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  • US housing sales were softer than expected, but the inventory data and price rises suggest that this owes more to a lack of supply than to a lack of demand. With nearly a third of homes purchased using cash, it seems unlikely that mortgage rates are a meaningful constraint.
  • The Bank of Japan is promising to keep on printing in support of Abenomics. Meanwhile the government's annual report is waxing lyrical about the benefits of a consumption tax hike next April (a decision on whether to press ahead with that is due in the autumn).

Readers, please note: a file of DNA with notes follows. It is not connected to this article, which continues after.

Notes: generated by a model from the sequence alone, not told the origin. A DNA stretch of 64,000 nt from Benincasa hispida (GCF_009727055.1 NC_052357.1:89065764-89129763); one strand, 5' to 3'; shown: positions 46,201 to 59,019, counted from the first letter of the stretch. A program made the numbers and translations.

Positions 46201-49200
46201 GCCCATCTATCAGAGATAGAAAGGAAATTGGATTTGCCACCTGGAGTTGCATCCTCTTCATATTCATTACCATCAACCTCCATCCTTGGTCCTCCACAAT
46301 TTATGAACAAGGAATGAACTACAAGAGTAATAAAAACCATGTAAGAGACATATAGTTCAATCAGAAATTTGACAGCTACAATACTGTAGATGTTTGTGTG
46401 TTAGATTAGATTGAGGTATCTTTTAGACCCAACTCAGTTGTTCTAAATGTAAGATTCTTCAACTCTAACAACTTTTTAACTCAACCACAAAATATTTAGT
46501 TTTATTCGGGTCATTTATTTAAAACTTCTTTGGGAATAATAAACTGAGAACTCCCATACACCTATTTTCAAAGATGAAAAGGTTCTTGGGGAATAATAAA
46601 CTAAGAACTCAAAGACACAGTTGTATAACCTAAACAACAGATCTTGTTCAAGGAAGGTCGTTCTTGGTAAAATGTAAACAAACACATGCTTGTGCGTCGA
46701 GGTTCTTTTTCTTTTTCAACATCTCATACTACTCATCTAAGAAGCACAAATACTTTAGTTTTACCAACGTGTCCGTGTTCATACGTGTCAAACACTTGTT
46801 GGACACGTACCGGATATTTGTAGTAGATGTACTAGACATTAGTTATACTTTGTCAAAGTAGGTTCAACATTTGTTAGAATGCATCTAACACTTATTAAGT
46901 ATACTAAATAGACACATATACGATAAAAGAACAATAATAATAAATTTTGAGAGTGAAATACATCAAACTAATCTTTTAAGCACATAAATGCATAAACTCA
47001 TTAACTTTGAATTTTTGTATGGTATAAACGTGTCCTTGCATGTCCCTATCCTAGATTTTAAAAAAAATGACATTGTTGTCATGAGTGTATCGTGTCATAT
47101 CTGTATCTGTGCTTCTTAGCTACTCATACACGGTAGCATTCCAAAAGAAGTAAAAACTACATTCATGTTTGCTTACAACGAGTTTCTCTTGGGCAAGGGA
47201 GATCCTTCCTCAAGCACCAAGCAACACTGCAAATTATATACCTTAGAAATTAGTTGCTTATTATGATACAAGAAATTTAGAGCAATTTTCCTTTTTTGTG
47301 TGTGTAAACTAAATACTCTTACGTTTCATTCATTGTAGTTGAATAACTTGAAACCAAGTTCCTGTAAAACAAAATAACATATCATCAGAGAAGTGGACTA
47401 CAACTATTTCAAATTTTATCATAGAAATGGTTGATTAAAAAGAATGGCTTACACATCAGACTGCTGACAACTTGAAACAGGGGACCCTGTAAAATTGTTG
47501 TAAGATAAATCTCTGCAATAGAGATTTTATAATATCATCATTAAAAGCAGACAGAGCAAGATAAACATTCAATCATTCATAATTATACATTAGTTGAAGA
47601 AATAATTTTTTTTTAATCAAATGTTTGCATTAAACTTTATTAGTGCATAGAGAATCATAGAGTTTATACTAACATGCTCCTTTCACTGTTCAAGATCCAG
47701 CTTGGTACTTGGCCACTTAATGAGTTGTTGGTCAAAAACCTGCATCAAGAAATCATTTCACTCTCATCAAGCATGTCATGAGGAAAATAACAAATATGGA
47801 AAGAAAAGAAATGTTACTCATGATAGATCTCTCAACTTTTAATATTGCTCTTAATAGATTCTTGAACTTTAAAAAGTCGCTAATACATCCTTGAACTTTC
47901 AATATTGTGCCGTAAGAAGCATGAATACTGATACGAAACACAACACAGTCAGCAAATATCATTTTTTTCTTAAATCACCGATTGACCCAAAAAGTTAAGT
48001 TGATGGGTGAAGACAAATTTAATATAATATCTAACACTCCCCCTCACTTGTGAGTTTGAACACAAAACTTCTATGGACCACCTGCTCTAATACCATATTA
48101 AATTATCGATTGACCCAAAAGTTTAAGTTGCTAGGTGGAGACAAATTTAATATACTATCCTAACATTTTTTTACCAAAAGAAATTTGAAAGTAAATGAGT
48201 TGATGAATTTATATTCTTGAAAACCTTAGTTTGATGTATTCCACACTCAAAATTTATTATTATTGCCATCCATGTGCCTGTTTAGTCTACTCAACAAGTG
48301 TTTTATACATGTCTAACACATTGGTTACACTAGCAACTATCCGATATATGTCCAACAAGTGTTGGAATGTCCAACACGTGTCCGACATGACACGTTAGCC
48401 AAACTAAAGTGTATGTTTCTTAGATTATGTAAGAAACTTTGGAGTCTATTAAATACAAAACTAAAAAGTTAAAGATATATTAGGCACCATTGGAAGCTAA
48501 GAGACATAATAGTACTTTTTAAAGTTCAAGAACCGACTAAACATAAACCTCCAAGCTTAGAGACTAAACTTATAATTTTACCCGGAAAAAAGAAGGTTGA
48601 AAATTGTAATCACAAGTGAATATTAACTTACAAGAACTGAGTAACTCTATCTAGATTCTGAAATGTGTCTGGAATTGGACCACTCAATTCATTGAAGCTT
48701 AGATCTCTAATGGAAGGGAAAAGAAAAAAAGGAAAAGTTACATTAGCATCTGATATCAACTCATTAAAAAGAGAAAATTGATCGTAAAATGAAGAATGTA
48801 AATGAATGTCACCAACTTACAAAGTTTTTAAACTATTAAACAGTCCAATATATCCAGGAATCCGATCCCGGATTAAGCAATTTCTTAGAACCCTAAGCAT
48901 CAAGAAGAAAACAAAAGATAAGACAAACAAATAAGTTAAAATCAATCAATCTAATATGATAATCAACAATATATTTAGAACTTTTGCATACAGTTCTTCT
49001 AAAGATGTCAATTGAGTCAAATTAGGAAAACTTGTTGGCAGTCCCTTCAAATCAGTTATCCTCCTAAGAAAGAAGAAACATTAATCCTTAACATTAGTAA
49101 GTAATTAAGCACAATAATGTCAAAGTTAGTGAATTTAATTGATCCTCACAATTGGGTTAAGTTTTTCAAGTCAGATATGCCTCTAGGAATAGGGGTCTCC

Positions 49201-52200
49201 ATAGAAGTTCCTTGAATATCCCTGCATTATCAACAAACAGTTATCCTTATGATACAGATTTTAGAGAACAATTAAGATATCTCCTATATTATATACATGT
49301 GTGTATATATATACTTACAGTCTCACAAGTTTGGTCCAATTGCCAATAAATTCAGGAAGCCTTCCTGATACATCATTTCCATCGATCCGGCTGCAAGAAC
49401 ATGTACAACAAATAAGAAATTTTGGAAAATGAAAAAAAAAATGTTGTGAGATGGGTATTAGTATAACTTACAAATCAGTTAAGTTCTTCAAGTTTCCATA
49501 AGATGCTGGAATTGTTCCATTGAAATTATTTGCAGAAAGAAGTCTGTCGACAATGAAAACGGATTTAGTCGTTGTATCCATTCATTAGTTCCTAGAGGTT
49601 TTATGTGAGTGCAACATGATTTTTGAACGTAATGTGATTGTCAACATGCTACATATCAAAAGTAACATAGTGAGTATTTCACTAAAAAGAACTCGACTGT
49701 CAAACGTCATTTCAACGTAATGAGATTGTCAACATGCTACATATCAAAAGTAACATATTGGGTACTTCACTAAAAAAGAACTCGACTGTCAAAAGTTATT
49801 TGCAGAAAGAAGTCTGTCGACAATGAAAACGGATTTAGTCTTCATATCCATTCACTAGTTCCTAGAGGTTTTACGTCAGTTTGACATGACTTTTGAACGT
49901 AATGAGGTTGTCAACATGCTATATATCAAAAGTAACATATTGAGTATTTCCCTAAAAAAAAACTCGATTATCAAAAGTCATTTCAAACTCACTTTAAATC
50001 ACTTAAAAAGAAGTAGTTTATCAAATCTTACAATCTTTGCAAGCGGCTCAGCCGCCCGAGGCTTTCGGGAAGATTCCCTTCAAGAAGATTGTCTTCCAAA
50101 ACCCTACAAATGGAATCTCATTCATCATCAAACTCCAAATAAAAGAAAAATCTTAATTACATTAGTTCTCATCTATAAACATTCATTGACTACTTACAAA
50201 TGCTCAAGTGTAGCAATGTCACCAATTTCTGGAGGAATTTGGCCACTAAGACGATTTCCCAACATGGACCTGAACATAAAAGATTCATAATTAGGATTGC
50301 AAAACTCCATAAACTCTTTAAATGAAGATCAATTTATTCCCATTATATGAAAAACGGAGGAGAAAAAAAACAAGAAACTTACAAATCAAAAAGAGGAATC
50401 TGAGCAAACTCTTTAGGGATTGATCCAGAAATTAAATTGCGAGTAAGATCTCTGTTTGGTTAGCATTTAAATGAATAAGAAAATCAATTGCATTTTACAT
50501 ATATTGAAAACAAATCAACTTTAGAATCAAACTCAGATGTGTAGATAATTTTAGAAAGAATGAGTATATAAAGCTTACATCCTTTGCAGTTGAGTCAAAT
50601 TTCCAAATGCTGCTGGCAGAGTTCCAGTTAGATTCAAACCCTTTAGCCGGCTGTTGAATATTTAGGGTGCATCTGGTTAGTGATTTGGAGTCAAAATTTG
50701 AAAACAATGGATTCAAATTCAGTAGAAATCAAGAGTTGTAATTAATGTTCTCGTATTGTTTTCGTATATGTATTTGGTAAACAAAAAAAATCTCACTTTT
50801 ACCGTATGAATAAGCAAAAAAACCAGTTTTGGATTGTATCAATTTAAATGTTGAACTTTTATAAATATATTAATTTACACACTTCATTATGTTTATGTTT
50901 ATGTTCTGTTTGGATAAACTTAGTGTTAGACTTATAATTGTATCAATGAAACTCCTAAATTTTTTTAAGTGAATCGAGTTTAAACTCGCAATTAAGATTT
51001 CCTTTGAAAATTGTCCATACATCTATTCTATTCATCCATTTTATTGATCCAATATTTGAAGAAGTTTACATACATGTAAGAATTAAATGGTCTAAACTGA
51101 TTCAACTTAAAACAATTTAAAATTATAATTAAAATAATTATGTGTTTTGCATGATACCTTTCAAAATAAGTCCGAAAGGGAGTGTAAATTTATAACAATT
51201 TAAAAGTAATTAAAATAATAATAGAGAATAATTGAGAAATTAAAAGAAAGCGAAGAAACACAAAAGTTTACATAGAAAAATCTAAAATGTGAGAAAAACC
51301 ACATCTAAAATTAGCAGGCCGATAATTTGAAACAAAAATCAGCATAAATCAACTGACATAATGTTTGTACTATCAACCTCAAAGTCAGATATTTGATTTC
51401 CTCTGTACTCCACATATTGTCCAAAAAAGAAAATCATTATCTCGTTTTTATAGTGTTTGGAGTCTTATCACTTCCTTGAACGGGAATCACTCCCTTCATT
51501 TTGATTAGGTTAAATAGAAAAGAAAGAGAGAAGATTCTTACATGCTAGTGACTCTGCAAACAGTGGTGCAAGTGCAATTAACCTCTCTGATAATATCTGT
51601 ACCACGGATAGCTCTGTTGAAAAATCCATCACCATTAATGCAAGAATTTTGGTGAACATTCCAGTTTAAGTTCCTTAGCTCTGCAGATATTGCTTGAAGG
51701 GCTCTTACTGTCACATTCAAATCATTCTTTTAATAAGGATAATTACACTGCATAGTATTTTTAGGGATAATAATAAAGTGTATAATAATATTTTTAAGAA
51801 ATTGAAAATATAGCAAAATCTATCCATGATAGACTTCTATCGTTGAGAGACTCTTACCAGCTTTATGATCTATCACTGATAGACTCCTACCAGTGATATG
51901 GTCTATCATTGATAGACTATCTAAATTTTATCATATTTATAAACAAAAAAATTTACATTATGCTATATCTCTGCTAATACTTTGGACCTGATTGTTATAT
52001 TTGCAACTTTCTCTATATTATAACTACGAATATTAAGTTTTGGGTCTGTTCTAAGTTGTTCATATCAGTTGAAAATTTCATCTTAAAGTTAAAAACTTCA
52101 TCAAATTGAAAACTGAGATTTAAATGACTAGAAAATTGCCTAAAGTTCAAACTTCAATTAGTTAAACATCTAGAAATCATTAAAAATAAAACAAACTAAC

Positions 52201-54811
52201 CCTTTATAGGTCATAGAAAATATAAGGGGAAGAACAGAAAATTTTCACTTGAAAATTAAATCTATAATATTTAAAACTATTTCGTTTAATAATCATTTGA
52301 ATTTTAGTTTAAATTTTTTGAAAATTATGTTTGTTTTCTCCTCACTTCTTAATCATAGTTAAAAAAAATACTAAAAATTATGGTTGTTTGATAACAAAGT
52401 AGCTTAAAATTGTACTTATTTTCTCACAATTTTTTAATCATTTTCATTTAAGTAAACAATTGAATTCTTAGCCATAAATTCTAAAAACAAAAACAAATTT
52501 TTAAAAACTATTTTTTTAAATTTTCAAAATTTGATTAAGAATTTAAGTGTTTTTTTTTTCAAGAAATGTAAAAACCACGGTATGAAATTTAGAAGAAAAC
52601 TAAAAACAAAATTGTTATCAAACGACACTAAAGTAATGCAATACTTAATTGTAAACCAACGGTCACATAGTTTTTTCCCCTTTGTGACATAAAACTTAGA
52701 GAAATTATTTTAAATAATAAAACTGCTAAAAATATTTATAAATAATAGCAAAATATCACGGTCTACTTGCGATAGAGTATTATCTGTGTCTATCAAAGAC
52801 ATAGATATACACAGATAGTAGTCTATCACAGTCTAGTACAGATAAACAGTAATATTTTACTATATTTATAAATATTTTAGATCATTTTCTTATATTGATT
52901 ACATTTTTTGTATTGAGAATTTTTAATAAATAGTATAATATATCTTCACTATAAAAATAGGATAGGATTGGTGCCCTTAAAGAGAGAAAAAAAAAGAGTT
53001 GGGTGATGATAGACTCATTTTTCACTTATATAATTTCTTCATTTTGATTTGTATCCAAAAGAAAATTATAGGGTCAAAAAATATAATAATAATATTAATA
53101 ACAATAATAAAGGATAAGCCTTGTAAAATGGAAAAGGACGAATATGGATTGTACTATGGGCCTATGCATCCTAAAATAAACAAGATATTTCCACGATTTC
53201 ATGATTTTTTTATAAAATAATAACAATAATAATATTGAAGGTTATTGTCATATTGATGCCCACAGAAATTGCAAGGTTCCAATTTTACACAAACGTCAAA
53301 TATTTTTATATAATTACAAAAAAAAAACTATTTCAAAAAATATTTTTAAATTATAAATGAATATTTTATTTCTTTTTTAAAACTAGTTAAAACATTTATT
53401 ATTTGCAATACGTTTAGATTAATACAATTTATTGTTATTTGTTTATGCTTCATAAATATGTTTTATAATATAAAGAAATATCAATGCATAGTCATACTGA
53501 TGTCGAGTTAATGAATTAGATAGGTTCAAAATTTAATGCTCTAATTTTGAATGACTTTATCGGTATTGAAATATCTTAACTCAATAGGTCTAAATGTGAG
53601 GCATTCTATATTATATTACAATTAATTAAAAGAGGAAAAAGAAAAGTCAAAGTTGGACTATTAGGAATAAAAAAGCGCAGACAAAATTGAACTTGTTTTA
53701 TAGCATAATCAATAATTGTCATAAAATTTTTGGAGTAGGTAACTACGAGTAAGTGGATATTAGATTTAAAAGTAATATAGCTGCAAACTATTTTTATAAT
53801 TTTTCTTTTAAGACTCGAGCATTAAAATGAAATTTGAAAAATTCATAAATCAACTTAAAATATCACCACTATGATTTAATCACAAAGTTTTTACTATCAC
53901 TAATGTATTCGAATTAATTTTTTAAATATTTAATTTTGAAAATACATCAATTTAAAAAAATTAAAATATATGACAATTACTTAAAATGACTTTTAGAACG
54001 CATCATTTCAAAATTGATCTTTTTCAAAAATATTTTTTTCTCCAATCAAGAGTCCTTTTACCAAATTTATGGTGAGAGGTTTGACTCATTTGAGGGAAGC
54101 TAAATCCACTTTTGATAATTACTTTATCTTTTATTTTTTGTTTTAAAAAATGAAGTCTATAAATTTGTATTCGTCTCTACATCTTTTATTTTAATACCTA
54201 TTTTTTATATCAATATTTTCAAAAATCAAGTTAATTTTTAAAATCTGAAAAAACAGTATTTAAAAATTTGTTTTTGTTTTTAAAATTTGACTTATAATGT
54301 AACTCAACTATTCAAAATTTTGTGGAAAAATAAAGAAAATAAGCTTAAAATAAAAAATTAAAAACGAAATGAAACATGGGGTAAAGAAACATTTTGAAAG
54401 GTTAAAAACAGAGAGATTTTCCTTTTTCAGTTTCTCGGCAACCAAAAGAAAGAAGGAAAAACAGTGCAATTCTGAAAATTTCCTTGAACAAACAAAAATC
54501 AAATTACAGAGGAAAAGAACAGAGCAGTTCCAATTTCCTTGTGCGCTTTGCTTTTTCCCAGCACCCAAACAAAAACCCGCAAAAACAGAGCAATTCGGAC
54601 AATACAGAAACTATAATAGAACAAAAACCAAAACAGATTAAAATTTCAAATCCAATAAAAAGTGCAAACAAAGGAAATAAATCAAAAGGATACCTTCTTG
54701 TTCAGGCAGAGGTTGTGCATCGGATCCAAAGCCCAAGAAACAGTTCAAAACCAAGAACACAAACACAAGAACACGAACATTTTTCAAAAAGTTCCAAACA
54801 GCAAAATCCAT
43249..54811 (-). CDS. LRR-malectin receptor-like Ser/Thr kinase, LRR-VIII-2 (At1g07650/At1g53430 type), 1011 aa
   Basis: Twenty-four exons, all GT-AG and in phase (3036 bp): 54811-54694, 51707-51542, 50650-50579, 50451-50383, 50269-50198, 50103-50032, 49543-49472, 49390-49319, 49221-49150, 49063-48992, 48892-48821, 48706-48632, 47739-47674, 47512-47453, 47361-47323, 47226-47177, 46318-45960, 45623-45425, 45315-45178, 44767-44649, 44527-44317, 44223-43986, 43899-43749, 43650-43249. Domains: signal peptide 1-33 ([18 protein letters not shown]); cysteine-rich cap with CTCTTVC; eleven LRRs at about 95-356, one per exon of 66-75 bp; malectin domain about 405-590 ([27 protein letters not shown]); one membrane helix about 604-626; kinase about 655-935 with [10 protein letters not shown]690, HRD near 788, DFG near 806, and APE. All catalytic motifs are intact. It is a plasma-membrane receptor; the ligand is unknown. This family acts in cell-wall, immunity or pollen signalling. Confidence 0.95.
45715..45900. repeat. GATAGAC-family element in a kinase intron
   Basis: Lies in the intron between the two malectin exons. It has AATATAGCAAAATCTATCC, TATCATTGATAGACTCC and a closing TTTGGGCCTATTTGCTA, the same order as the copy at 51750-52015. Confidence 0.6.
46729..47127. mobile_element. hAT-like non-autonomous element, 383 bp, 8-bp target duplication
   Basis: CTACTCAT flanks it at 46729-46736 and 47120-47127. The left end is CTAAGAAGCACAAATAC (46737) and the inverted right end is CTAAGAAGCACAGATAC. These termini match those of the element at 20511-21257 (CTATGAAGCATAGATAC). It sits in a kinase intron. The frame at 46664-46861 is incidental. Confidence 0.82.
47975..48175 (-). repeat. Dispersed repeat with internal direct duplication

• Chinese Premier Li indicated that the growth rate will not be allowed to fall below 7%. This makes political sense �€“ the new politburo is unlikely to want to risk rising unemployment with associated social tensions. Equally, however, they will not want asset bubbles forming.
  • Europe can continue to relax as Portugal's government clings to office. The Bundesbank monthly report indicated support for the idea of a Euro banking union, although the political will to pursue this still seems to be sadly lacking.

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